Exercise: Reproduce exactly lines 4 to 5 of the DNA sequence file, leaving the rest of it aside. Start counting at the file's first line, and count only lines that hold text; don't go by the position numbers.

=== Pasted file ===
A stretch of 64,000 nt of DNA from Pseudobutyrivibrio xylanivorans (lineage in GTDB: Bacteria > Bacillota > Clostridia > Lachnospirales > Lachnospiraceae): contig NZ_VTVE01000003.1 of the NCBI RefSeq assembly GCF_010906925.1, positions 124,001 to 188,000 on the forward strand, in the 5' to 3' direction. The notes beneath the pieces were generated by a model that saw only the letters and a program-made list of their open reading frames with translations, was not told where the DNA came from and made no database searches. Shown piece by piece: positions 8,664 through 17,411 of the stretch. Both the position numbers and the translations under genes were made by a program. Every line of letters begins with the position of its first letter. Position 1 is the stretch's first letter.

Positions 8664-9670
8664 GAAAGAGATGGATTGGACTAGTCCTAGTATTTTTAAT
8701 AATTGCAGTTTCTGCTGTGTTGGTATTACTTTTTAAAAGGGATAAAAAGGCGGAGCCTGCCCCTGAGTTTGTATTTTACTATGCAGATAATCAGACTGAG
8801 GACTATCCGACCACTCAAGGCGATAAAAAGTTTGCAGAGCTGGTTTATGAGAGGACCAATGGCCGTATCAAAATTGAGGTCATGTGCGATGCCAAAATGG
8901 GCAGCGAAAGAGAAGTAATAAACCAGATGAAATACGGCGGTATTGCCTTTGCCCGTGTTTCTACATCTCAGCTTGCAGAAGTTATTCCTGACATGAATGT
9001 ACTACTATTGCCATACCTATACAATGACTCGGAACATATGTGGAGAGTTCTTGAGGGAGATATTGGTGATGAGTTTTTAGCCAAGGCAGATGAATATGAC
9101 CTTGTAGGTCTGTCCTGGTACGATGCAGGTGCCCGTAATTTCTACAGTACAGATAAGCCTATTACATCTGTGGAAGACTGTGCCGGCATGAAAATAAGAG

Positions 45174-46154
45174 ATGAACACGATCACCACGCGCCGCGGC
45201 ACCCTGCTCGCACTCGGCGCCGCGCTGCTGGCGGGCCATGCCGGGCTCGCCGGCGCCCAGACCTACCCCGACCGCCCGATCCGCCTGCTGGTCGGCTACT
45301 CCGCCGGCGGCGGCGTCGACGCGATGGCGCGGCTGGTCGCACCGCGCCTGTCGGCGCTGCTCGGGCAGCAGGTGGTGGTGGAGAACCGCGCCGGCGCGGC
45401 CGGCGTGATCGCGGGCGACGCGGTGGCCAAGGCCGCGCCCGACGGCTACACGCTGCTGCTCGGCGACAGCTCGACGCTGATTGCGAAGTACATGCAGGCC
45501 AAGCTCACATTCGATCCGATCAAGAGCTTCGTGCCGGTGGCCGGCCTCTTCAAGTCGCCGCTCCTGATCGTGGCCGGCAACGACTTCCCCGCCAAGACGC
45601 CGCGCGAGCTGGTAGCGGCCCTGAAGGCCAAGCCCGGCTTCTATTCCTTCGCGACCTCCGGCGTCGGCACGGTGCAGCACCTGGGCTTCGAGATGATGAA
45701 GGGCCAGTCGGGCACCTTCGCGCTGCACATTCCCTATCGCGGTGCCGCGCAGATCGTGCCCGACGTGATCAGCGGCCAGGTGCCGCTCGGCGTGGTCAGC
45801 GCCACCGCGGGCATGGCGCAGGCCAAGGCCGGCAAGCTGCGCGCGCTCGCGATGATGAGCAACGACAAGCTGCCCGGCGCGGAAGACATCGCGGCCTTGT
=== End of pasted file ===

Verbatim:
8701 AATTGCAGTTTCTGCTGTGTTGGTATTACTTTTTAAAAGGGATAAAAAGGCGGAGCCTGCCCCTGAGTTTGTATTTTACTATGCAGATAATCAGACTGAG
8801 GACTATCCGACCACTCAAGGCGATAAAAAGTTTGCAGAGCTGGTTTATGAGAGGACCAATGGCCGTATCAAAATTGAGGTCATGTGCGATGCCAAAATGG